Echo Brown’s ‘Black Virgins Are Not for Hipsters’ Deconstructs Liberalism, Black Identity, and Sexualization of Black Women.

Echo Brown
(Image Credit: Alexis Keenan)

Echo Brown is a writer, performer, and Dartmouth graduate who grew up poor in Cleveland Ohio and is now based in Oakland, California. Her autobiographical one-woman show “Black Virgins Are Not for Hipsters” takes a look at black identity, stereotypes, microaggressions, and how black women’s sexuality is treated in the age of liberalism.

Brown dances, sings, and gets physical as she channels a woman contemplating gender, race, and politics in anticipation of losing her virginity,

Echo is about to lose her virginity to a good looking white hipster that she met on Craigslist. This will happen in ten minutes. That gives Echo just enough time to do exactly what you shouldn’t do right before you lose your virginity: contemplate America’s racial problems. Echo will pray to all of the gods, call her best friend over 20 times, talk to her cat about the meaning of life, and ask some tough questions about love and race in “post-racial” America.

” It’s as if you get on stage and share your deepest, darkest secrets. Putting my sexuality out there in front of people can makes me feel very exposed,” Brown tells the Daily Democrat.

After growing up in poverty and making it to an Ivy League university, Echo Brown, who has spent time in various parts of the United States has a keen eye for the different brands of regional racism in the United States.

“At Dartmouth I had people calling me (the n-word) while I walked across the green,” she says. “That doesn’t happen in California but in some ways it’s harder because at least on the East Coast, you know where people stand. Here it’s more of a Jedi mind trick,” Brown says.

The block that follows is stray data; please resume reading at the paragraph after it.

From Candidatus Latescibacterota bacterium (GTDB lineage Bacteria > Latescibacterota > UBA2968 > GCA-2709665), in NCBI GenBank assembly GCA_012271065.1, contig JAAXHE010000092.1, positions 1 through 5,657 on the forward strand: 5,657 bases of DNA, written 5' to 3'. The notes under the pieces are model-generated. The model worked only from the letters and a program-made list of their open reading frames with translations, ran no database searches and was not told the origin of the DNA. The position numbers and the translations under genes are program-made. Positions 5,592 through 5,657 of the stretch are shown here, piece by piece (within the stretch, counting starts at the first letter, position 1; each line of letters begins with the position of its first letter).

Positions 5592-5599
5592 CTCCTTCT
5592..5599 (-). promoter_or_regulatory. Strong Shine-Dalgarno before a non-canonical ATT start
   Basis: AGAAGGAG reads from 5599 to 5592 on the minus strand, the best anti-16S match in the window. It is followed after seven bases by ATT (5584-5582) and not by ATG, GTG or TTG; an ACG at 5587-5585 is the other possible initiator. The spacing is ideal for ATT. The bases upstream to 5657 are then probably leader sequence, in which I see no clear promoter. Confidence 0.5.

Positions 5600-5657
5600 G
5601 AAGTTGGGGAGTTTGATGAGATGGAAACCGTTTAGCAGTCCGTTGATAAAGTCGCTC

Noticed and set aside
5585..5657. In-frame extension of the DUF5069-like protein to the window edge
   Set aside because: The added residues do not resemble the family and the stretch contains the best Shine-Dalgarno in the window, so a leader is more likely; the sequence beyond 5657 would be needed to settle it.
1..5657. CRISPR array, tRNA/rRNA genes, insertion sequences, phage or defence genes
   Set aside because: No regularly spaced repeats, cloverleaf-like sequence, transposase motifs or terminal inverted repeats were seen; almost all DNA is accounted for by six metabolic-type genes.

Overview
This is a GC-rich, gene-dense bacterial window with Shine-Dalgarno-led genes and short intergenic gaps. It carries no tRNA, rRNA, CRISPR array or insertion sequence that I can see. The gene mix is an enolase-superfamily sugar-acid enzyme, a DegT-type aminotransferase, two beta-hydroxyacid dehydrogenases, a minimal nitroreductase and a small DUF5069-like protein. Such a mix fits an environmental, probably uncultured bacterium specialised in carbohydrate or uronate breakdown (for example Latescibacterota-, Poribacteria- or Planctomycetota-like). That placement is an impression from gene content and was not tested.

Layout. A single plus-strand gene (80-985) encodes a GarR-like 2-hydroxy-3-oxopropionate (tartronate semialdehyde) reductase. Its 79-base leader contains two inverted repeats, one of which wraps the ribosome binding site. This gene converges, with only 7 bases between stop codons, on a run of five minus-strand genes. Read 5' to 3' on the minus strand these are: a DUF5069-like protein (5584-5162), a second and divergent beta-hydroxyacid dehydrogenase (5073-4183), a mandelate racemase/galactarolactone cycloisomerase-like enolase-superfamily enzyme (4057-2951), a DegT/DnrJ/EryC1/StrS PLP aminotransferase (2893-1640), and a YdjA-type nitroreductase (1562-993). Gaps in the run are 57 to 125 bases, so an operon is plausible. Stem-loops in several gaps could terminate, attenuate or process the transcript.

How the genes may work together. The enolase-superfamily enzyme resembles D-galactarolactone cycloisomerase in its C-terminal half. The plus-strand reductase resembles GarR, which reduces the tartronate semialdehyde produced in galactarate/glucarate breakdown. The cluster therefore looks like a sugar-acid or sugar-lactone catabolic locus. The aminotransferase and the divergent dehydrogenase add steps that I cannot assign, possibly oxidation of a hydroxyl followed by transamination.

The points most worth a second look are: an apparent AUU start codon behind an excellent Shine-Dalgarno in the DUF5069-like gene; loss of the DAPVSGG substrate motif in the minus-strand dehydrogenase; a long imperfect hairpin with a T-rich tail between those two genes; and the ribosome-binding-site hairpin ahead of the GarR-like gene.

The play also takes a sharp, honest look at how black women’s sexuality is treated in both our communities and in larger society. Notions of virginity and purity, and the narrative of “fast-tailed” girls can have a lasting affect of young black women trying to come into their own.

“The over-sexualization of black women has very much impacted me and my development as a person,” says Brown. “It’s very hard to find multidimensional portraits of black people in the media while white people can represent the full spectrum of behavior.”

While “Black Virgins Are Not for Hipsters” was originally intended out as a “fun little piece about online dating in the Bay Area,” in the era of OK Cupid, Brown ended up going deeper, mixing heavily, deeply personal experiences with humorous observations.

Watch a trailer for “Black Virgins Are Not for Hipsters,” and head over to for ticket info if you think you might be in the Bay Area in the near future.